seizures from happening. These are called anti-epileptic
It’s really important to take AEDs exactly as the doctor
says. If they even miss one dose of their AEDs they might
have a seizure.
It’s also a good idea to keep a seizure diary. They can write
When they’ve had a seizure.
What they were doing or how they were feeling before
each seizure, to see if they can find any patterns or
When they last increased the dose of their tablets.
Any side-effects or their AEDs.
Anything else they think might be important.
Then, when they see the doctor, they can see straight
away what’s been happening. And whether, for example,
they might need to increase their AEDs.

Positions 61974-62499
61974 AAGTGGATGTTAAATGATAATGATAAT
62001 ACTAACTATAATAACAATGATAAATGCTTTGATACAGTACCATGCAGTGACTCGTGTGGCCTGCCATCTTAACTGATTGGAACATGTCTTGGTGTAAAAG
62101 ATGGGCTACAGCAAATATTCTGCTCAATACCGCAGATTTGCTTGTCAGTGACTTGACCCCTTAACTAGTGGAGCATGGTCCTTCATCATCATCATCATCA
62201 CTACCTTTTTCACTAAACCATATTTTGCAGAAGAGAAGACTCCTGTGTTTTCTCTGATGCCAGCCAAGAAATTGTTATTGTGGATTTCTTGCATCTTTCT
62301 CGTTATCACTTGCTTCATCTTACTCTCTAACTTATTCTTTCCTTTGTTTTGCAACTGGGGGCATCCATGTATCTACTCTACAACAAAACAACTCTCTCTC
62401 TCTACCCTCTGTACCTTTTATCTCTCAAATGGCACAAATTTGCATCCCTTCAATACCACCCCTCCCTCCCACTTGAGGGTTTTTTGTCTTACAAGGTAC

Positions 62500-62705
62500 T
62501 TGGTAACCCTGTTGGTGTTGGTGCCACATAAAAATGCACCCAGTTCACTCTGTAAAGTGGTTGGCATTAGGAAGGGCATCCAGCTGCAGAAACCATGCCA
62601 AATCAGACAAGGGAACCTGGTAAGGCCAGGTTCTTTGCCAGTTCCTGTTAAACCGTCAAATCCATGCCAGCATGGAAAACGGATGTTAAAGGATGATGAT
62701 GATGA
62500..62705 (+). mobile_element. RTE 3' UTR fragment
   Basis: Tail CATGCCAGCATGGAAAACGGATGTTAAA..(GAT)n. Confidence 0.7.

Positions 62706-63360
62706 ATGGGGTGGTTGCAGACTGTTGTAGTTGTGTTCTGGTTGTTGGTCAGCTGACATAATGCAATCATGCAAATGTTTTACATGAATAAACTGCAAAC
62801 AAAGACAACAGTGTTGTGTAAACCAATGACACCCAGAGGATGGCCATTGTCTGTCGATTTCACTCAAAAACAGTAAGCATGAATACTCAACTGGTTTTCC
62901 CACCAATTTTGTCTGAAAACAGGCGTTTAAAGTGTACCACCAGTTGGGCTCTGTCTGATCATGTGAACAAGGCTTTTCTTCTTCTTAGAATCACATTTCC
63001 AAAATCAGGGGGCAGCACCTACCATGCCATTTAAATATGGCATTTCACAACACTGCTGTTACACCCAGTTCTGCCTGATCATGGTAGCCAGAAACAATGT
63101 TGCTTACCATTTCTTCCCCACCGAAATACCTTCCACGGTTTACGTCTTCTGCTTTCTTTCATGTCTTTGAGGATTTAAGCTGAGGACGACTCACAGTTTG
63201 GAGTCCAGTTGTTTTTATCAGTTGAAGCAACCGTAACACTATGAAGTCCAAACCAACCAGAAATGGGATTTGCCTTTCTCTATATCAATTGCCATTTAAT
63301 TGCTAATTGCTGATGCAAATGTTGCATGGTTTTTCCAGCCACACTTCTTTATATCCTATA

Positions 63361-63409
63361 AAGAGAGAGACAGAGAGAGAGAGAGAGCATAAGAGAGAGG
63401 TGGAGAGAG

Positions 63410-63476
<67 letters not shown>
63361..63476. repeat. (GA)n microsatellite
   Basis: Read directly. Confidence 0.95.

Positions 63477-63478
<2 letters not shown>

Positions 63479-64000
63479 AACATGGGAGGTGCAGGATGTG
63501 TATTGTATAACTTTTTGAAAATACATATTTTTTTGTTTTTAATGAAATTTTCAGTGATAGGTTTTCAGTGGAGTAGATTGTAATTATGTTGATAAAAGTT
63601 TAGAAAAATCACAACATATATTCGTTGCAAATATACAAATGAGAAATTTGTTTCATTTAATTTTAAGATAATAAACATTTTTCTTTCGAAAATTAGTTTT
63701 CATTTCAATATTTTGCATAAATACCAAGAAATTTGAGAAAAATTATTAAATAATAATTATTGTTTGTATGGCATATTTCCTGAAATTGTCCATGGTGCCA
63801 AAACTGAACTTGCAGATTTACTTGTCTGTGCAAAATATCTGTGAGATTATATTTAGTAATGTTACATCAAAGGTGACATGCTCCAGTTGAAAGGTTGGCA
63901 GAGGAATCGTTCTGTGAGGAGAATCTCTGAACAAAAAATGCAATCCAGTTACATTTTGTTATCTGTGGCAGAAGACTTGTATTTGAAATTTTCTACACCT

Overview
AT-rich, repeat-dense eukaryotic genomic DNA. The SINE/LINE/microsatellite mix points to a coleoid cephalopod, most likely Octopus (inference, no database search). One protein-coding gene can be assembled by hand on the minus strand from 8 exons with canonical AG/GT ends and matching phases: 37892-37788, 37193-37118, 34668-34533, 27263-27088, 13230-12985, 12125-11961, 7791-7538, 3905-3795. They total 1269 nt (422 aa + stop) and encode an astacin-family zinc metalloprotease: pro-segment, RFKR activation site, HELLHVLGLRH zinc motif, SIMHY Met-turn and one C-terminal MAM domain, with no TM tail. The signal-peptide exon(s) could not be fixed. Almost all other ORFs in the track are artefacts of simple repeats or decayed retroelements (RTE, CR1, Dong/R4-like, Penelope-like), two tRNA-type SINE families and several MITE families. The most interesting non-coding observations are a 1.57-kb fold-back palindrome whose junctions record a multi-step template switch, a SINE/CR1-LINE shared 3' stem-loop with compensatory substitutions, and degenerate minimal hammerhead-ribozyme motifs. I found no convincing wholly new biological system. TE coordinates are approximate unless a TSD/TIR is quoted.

Some things make seizures more likely for some people
with epilepsy. These are often called ‘triggers’. Here are
some common triggers:
Missing doses of their epilepsy medication.
Drinking too much alcohol.
Lack of sleep.
Strobe lighting in clubs, cinema etc.
Looking after their general health can really help with seizure
control. Sometimes they might feel anxious, stressed or
depressed about their epilepsy and the effect it seems to be
having on their life. Make sure they find someone they can
talk to about how they’re feeling. Being able to talk to
someone about their epilepsy can be one of the best ways
of helping themself. That way it’s less likely you’ll keep it all
inside and feel like no-one understands them.
Making sure their school knows about their epilepsy it will
give them the best chance of getting the learning, social